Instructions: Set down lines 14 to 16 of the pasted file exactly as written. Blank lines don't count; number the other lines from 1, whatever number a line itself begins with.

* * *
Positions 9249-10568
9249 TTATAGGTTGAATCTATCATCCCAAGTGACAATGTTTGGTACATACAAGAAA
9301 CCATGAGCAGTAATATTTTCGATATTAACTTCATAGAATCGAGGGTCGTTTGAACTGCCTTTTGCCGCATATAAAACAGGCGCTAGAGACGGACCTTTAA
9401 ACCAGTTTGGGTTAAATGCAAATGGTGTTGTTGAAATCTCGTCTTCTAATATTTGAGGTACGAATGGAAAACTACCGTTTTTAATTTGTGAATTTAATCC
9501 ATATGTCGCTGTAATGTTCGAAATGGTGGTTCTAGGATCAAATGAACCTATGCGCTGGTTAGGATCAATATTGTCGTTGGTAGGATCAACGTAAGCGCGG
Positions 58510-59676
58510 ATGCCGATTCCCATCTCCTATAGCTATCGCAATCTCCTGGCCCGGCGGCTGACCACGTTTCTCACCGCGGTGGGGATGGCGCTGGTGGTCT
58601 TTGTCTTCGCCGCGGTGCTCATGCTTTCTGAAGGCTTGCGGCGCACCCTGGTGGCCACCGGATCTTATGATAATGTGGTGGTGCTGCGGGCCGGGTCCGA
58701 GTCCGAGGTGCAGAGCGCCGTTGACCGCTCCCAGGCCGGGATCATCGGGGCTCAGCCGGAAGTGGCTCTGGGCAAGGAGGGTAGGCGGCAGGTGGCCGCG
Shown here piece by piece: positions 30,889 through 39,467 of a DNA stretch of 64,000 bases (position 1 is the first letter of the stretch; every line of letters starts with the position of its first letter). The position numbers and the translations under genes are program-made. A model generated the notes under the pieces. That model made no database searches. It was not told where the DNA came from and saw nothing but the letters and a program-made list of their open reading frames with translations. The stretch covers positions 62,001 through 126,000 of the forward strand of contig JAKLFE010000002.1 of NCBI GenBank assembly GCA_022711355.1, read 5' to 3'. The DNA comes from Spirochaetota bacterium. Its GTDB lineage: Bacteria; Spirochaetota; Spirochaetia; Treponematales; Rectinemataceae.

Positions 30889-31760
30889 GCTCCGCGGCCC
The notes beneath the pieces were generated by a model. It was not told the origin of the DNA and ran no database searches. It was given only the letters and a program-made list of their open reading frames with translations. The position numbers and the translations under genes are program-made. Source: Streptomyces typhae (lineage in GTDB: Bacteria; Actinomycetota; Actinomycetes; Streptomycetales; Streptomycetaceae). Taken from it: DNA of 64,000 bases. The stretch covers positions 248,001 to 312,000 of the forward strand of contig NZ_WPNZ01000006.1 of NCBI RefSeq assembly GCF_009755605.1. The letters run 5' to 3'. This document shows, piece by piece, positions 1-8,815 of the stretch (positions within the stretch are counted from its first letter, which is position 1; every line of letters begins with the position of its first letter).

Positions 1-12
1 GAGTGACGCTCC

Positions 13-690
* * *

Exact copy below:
Positions 1-12
1 GAGTGACGCTCC

Positions 13-690